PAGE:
Rukhsana Khan is a Pakistan-based scholar at the Faculty of Social Science, University of AJK, Muzaffarabad and currently working as a senior researcher of Asian civilisations, Quaid-i-Azam University, Islamabad, Pakistan. She has documented dozens of archaeological sites at Sharda, Neelum-Kishen Ganga valley and Barund Temple complexes, Kotli, under the umbrella of Taxila Institute of Asian Civilizations, Quaid–i-Azam University. In an exclusive interview, Rukhsana talks about her life, work and motivations to The Kashmir Scan’s Rameez Makhdoomi.
RM: What motivated you to undertake research on Sharda temples?
RK: Actually, it is not just Sharda temple. It is whole Sharda Civilization. Sharda temple and its associated sites are major segment of that civilization. Initially my research was about the art and architecture of ancient civilizations. I had heard that Sharda Devi was considered Goddess of Fine Art and learning so when I started exploring this aspect, I realised there is lot more than to it than just art. There is a civilization and centuries of evolution behind this. It led me to coordinate first ever archaeological survey and documentation in Pakistani administered Kashmir sponsored by higher education commission of Pakistan under the umbrella of Taxila Institute of Asian civilizations, Quaid-i-Azam University, Islamabad.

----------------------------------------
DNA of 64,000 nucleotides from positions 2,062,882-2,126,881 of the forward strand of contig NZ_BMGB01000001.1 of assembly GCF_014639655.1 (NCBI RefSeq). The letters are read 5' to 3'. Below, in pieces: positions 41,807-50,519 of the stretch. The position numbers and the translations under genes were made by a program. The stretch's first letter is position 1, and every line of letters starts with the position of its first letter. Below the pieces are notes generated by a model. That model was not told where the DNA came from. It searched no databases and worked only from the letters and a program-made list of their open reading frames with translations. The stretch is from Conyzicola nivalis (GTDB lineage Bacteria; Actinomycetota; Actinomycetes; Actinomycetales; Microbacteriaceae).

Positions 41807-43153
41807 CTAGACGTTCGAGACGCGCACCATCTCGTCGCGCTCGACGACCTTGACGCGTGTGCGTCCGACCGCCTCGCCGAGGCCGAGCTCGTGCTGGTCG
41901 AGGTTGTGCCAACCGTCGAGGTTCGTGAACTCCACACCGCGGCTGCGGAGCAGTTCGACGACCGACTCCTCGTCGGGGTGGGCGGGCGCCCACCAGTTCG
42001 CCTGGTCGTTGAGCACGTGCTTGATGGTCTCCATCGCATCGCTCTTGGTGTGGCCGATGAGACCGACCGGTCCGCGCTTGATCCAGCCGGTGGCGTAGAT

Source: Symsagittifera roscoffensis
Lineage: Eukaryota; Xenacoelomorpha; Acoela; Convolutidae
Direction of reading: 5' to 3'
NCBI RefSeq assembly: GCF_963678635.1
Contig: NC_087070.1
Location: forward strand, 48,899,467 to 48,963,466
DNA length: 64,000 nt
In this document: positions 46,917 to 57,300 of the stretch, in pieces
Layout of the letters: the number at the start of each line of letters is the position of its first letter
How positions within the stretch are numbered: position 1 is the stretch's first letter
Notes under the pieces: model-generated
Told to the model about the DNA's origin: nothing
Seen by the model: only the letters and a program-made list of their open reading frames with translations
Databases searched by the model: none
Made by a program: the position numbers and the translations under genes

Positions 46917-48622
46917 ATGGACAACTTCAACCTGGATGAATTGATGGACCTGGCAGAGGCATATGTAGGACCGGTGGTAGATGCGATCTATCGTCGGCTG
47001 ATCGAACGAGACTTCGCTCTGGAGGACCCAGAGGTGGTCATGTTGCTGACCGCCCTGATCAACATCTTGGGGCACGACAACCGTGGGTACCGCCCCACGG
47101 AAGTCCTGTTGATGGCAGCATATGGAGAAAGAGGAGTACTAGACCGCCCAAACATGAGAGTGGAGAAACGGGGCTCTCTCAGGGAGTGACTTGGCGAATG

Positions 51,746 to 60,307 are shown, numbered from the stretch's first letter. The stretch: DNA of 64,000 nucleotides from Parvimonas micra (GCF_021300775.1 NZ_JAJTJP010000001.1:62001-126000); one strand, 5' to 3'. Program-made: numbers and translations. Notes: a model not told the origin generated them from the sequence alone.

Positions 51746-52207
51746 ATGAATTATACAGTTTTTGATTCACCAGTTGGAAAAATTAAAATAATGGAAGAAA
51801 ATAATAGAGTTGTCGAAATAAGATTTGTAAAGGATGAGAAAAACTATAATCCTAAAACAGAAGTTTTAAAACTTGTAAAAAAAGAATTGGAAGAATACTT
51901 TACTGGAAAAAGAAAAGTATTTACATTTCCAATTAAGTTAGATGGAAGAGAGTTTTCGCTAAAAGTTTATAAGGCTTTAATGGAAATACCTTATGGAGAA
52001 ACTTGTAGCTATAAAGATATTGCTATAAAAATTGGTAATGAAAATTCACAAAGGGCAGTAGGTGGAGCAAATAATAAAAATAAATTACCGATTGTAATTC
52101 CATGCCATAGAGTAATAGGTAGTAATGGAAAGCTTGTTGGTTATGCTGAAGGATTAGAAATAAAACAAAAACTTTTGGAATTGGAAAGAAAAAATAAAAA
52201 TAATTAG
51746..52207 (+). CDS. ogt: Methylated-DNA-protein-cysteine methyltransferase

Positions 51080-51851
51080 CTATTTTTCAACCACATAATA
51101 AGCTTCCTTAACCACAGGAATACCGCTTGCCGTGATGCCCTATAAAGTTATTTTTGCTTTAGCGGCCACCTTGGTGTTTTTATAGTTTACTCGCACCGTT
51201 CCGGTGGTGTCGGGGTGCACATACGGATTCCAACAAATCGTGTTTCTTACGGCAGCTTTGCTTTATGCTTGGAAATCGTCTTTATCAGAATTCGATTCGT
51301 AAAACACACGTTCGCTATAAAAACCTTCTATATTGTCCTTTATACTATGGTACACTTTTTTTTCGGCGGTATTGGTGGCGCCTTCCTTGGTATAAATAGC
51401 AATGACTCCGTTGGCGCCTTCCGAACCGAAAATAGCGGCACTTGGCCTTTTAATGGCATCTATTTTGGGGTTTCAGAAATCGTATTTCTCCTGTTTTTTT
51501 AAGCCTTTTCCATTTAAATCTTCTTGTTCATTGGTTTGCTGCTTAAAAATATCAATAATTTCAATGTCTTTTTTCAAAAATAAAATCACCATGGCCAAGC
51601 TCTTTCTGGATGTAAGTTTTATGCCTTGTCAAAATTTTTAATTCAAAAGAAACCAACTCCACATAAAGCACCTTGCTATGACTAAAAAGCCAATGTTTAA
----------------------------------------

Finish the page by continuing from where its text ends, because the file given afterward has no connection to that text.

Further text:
RM: How do you view the role of cultural reserves in our part of the world as agents of peace?
RK: Jammu and Kashmir possesses rich natural and cultural resources which need to be harnessed for achieving sustainable socio-economic development. Integration of natural and cultural heritage in the national discourse would also enrich and strengthen counter narrative against extremism, help bring peace and harmony through promotion of heritage tourism.
RM: What is your area of research?
RK: My PhD research involves cultural heritage and its management in the context of socio-economic development through cultural tourism in the conflict zone, i.e., Neelam Kishen Ganga valley. I have done MPhil in Asian Civilizations from Quaid-i-Azam, University on “Discovering traces of cultural heritage”. A case study in Neelum Kishen Ganga valley” and Masters in Fine Arts, am accredited with international painting exhibitions, organised art exhibitions on culture, environment and gender issues.
RM: How far has the research task been accomplished?
RK: A major achievement of this research has been the development of chronology of this part of Kashmir. There is huge work to be done and the survey and documentation of archaeological sites in PaK reveals that there is great cultural heritage and archaeological treasure scattered from Neelam valley to Rawalakot, Poonch to Mirpur down in the south. There are pre-historic caves in Sehnsa Kotli. This all needs to be further studied which means a lot of research work to be done.
An important segment of Sharda research was finding the Saraswati Lake in Surgan valley’s higher altitude mountains. Although there are over dozen lakes on the higher altitude in the surrounding of Neelum valley, but four of these lakes have religious significance. These are Hari Parbat mountain in the Shounter valley while other three are directly associated with Sharda Devi which are Vagdevi, Narda and Sarasvati.